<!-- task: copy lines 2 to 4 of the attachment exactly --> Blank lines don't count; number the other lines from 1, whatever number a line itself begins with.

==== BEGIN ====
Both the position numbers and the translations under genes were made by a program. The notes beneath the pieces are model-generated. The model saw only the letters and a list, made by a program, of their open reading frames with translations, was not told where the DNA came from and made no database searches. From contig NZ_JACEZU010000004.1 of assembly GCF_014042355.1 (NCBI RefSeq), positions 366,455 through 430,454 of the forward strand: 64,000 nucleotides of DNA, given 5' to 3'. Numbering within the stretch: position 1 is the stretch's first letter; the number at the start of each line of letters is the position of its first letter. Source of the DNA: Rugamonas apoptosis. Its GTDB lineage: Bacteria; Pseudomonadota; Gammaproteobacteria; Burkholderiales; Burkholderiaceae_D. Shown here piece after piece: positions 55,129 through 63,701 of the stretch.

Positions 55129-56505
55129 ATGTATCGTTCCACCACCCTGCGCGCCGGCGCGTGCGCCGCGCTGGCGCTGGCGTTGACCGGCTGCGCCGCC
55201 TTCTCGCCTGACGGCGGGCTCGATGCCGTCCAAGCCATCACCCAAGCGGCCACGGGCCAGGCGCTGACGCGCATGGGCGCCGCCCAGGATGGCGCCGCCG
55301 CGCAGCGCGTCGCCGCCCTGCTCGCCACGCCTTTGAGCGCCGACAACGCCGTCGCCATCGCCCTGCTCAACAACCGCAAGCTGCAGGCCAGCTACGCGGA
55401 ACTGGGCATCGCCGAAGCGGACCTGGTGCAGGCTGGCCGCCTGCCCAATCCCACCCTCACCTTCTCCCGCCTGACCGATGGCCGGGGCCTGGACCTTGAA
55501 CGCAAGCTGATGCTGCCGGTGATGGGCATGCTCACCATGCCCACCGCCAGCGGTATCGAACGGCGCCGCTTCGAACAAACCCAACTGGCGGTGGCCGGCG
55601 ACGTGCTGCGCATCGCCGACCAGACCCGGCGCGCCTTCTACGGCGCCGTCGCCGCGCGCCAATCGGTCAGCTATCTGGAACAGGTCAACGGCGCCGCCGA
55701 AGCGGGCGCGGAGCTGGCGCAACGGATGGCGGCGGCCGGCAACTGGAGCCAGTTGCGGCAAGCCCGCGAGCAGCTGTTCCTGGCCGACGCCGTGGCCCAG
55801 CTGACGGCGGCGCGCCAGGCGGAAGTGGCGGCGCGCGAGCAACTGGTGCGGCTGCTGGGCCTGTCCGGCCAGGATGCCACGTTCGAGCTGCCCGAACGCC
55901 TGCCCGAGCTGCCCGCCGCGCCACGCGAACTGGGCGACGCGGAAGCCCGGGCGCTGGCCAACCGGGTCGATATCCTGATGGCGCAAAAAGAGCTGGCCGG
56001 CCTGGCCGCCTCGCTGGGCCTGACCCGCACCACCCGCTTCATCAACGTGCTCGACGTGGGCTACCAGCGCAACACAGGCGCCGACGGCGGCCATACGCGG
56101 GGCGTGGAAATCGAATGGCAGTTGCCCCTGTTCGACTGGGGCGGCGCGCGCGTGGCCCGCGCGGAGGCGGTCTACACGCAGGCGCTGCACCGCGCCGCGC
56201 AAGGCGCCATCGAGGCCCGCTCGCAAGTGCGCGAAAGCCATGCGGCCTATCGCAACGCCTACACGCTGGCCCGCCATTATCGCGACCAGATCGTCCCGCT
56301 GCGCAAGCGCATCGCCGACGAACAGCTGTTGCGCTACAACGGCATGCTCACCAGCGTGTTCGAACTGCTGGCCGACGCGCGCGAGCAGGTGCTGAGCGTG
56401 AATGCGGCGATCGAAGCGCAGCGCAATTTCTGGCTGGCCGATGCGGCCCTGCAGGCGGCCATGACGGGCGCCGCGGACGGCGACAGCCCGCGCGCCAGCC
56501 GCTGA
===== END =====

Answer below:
Positions 55129-56505
55129 ATGTATCGTTCCACCACCCTGCGCGCCGGCGCGTGCGCCGCGCTGGCGCTGGCGTTGACCGGCTGCGCCGCC
55201 TTCTCGCCTGACGGCGGGCTCGATGCCGTCCAAGCCATCACCCAAGCGGCCACGGGCCAGGCGCTGACGCGCATGGGCGCCGCCCAGGATGGCGCCGCCG